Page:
Canadian HR Reporter

April 2020 CAN

Canadian HR Reporter is the national journal of human resource management. It features the latest workplace news, HR best practices, employment law commentary and tools and tips for employers to get the most out of their workforce.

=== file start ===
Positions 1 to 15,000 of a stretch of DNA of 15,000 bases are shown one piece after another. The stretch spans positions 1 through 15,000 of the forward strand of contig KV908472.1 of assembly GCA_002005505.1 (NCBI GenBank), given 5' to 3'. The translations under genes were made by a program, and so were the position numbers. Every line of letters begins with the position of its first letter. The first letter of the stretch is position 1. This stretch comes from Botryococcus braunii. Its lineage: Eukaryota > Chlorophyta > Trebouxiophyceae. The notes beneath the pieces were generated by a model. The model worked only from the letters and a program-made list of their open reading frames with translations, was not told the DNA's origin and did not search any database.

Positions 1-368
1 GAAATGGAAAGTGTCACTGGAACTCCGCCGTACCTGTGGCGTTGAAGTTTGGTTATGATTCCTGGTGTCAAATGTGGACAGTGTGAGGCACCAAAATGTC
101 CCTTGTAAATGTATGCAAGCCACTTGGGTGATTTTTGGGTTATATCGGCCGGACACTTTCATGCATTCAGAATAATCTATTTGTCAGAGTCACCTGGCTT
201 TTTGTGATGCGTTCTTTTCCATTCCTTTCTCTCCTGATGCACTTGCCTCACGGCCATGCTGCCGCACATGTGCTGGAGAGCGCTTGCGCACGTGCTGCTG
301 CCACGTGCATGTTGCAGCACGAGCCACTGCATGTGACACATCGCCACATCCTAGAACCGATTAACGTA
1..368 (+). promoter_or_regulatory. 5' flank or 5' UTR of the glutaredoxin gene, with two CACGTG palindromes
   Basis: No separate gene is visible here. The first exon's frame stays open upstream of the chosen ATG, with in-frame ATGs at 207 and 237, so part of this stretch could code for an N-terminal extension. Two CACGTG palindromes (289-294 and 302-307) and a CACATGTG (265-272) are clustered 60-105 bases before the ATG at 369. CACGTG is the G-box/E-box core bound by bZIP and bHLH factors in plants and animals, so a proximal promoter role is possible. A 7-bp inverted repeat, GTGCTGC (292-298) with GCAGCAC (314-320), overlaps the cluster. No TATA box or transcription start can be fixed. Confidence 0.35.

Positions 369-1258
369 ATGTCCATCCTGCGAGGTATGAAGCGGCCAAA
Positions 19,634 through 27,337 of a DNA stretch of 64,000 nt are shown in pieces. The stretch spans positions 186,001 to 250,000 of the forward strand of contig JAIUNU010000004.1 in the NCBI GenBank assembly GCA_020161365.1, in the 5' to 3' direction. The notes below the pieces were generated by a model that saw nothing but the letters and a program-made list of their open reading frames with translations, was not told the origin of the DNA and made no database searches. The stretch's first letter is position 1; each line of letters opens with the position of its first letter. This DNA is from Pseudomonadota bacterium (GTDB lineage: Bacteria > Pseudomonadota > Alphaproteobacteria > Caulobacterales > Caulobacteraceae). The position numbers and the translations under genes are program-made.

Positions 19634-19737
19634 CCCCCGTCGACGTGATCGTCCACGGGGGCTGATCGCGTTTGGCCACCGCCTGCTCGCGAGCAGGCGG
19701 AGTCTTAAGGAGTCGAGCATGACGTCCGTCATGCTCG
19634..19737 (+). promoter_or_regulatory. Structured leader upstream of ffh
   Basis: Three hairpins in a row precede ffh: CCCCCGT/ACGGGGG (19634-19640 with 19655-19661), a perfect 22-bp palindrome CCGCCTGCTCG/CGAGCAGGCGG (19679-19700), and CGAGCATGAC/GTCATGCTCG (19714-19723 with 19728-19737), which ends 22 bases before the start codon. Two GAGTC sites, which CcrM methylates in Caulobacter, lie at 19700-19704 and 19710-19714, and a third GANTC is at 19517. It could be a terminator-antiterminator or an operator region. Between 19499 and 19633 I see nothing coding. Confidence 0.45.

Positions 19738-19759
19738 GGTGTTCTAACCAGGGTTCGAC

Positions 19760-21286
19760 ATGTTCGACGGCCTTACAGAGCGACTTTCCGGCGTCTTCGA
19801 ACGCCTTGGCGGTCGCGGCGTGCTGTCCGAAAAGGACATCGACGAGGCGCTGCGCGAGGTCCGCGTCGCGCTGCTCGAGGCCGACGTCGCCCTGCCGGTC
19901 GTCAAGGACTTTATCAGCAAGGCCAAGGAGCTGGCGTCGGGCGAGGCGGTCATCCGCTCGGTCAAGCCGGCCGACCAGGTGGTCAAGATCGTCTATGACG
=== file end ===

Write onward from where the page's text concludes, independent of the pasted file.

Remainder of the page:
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Virtual care > pg. 1 2 www.hrreporter.com N E W S in Canada, so employers need to find a way to differentiate themselves, to keep their employees, to engage them and so forth," says Julie Duchesne, Mercer Marsh Benefits leader in Montreal. "Their number one challenge right now is attracting and retaining employees, so I think it's going to grow really fast." Making the case The case for virtual care has become a no-brainer, says Zack Brown, VP of sales at Dialogue in Montreal, provider of telehealth services. While we're fortunate to live in a country with universal access to care, there is an accessibility problem and virtual care is a great way to relieve the public system, while adding value to the payer, meaning the HR professional and the employee, he says. "This is why we've seen such a great uptick in demand." Virtual care as a service allows employees more free time and helps with absenteeism. On average, employees using the platform said they save more than four hours per consultation, he says. The main value proposition is about absenteeism and reducing unnecessary absences. "That's the ROI piece for employers who are looking to invest in this," says Christy Prada, VP of business development at telemedicine provider Maple in Toronto. "[It's about] instant and direct connection to a physician in less than two minutes. So what that means is employees who historically maybe needed to take half the day off to go to the walk-in clinic for something that is But if employees are empowered to be proactive about their health and wellness, "it's pretty easy to imagine how a service like this could curb costs related to short- term and long-term disability." The perceived value of virtual health solutions is also high, he says. Providing employees and their families with unlimited access to a virtual clinic 24-7 may sound like the employer is paying a lot more for the service than they really are. "That allows this to be a really effective recruitment tool." In looking to enhance its offerings to both attract and retain top talent, Samsung Canada added Dialogue's virtual health-care platform to its benefits program in January 2019 so Canadian employees could access a doctor from virtually anywhere, for free, says Anna-Lisa Prencipe, senior director of human resources and corporate affairs in Mississauga, Ont. "This was an exciting addition to our total rewards offerings because this cutting-edge technology allows us to support employee wellness and encourages employees to take a proactive approach to their overall health. Employees can also share this benefit with their family members," she says, adding the service should also help reduce absenteeism and presenteeism, while increasing productivity. The services offered through the platform cover a range of health issues such as: feeling sick (such as nasal congestion or fever); pain or injury (such as joint pain); stress and wellness; prescriptions; and referrals. And employees are taking advantage, most an emergent primary care issue or go and spend the night in the emergency room when their child is screaming with an infection. Now we give them the access to a doctor right away from their phone." When it comes to cost, most employers take advantage of the unlimited model whereby they' ll pay Maple a monthly fee per head, and the employee has unlimited access for themselves and their family, she says. There are also employers with a reduced budget that prefer a capped model with a limited number of visits per year. The price might range from $5 per employee per month at a larger employer to $10 at a smaller employer, depending on the service selected, says Brown. often for dermatology, ear, nose and throat (ENT) and gastrointestinal issues, says Prencipe. Retention benefits Nearly four out of 10 (39 per cent) employers belie ve promoting or sponsoring digital health solutions will help with staff retention — although 46 per cent believe it will make no difference, found Mercer's global survey of 15,564 workers and 1,300 senior decision-makers (including 1,066 and 100 in Canada, respectively). And more than one in four (26 per cent) of workers say they are more likely to remain with their employer if it offers digital health solutions — although 54 per cent say it makes no difference. One out of four is a big number, says Duchesne. "If you think about that and look at the turnover rate, if you just decrease it by one per cent, for example, that's going to have a big impact on your financials... It's hard to quantify the impact, but if you think about it from an engagement perspective, from having a more productive workforce, and even just simply the turnover rate, if you can have an impact on one person, out of those 26 per cent, this is huge. So, it's really a matter of value for investment; that's what we're looking at." Offering this benefit is a really interesting way to attract and retain talent, says Brown. "It's a great way for an employer to further position themselves as a top employer who cares deeply about the health, wellness and well-being of their QUALITY OF CARE IMPORTANT Top factors in choosing where to get health care Source: Mercer "This cutting-edge technology allows us to support employee wellness and encourages employees to take a proactive approach to their overall health." Anna-Lisa Prencipe, Samsung Canada quality of care 97% cost 95% reputation of medical care provider/access to treatments/location 96% wait times 95%

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